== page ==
chameleons, to show off their mood, and to adjust to heat and light."

      Meanwhile a remarkable fossil of a perch devouring a herring found in
      Wyoming offers "silent testimony to God's worldwide judgment," not
      because it shows a predator and prey, but because the two perished -
      somehow getting preserved in stone - during Noah's flood. Nearly all
      fossils, the museum asserts, are relics of that divine retribution.

      The heart of the museum is a series of catastrophes. The main one is the
      fall, with Adam and Eve eating of the tree of knowledge; after that
      tableau the viewer descends from the brightness of Eden into genuinely
      creepy cement hallways of urban slums. Photographs show the pain of war,
      childbirth, death - the wages of primal sin. Then come the biblical
      accounts of the fallen world, leading up to Noah's ark and the flood,
      the source of all significant geological phenomena.

      The other catastrophe, in the museum's view, is of more recent vintage:
      the abandonment of the Bible by church figures who began to treat the
      story of creation as if it were merely metaphorical, and by
      Enlightenment philosophers, who chipped away at biblical authority. The
      ministry believes this is a slippery slope.

      Start accepting evolution or an ancient Earth, and the result is like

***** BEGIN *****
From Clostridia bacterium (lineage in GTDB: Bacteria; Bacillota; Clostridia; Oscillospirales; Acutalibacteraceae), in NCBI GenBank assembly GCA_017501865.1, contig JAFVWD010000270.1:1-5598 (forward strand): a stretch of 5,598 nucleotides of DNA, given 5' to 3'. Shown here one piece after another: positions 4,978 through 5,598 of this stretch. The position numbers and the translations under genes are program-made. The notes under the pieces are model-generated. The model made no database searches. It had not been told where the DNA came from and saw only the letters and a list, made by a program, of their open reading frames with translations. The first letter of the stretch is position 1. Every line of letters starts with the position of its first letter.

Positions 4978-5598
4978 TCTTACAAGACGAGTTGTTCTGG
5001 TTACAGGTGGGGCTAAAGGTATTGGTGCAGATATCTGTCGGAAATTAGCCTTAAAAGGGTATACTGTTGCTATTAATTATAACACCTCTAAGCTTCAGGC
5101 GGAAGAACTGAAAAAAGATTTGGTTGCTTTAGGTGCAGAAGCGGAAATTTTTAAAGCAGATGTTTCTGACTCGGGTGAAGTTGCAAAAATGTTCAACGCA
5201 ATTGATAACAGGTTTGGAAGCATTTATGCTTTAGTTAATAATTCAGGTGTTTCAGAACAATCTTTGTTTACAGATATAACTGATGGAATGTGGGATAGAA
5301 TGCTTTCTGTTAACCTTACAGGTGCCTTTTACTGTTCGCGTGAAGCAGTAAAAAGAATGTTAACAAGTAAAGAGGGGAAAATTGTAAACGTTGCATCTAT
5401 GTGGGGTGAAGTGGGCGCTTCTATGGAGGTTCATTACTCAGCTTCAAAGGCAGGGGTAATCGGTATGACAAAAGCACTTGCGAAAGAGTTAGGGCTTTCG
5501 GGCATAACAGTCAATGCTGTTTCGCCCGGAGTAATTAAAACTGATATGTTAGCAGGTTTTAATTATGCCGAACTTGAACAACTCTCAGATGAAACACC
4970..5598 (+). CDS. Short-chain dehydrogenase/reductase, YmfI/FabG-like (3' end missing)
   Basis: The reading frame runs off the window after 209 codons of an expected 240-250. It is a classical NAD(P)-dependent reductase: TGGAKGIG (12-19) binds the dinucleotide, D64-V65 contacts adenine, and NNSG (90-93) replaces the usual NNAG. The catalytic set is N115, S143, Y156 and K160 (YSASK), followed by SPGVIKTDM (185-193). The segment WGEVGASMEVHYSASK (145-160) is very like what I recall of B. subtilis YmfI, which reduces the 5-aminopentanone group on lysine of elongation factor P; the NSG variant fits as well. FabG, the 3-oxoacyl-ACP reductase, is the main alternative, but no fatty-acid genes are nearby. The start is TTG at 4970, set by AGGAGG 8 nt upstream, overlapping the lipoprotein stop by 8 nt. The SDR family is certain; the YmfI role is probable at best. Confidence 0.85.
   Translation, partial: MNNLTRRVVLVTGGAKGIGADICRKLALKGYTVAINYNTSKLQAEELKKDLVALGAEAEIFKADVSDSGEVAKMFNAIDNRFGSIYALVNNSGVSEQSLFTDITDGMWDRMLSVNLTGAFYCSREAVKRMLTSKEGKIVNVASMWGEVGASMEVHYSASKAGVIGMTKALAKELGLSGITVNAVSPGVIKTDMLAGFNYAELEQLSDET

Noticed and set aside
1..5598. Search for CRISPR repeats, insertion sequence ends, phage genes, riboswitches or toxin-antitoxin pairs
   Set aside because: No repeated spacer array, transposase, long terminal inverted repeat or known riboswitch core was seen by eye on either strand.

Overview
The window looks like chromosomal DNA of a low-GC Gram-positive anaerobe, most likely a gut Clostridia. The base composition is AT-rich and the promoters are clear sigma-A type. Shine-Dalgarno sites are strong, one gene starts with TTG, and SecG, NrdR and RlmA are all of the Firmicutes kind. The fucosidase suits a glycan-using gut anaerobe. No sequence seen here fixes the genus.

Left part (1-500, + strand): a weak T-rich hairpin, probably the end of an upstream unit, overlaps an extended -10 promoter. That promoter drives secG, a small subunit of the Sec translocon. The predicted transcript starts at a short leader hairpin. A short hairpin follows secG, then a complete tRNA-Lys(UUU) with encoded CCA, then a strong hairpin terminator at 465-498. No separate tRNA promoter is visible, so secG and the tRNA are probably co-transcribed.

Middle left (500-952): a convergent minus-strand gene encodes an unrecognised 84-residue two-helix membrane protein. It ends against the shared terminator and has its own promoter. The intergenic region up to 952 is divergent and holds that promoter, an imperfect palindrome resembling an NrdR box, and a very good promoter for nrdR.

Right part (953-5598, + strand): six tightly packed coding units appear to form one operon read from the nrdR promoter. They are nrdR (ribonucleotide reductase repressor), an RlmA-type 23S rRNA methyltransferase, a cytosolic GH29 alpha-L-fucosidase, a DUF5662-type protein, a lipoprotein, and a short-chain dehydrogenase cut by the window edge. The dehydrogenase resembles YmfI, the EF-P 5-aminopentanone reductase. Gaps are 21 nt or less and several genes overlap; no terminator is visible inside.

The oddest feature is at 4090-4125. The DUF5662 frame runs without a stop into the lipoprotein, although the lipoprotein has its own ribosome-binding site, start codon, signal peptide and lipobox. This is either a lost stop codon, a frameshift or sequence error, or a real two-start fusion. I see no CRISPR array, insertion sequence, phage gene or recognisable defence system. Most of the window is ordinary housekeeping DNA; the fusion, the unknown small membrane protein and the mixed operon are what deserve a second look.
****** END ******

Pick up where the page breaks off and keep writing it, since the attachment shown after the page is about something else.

the giant wrecking ball, labeled "Millions of Years," that is shown
      smashing the ground at the foundation of a church, the cracks reaching
      across the gallery to a model of a home in which videos demonstrate the
      imminence of moral dissolution. A teenager is shown sitting at a
      computer; he is, we are told, looking at pornography.

      But given the museum's unwavering insistence on belief in the literal
      truth of biblical accounts, it is strange that so much energy is put
      into demonstrating their scientific coherence with discussions of
      erosion or interstellar space. Are such justifications required to
      convince the skeptical or reassure the believer?

      In the museum's portrayal, creationists and secularists view the same
      facts, but come up with differing interpretations, perhaps the way
      Ptolemaic astronomers in the 16th century saw the Earth at the center of
      the universe, where Copernicans began to place the sun. But one problem
      is that scientific activity presumes that the material world is
      organized according to unchanging laws, while biblical fundamentalism
      presumes that those laws are themselves subject to disruption and
      miracle. Is not that a slippery slope as well, even affecting these

      But for debates, a visitor goes elsewhere. The Creation Museum offers an
      alternate world that has its fascinations, even for a skeptic wary of
      the effect of so many unanswered assertions. He leaves feeling a bit
      like Adam emerging from Eden, all the world before him, freshly amazed
      at its strangeness and extravagant peculiarities.

      The Creation Museum opens Monday at 2800 Bullittsburg Church Road,
      Petersburg, Ky.; (888) 582-4253.

      Ann Popplestone AAB, BA, MA

      CCC Metro TLC



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    • anthropmor@AOL.COM
      I want 27 million to create a museum of how *I* think the world should look- heavy sigh- Mike Pavlik ************************************** See what s free at
      Message 2 of 2 , May 26, 2007
        I want 27 million to create a museum of how *I* think the world should look-
        heavy sigh- Mike Pavlik

        ************************************** See what's free at http://www.aol.com

        [Non-text portions of this message have been removed]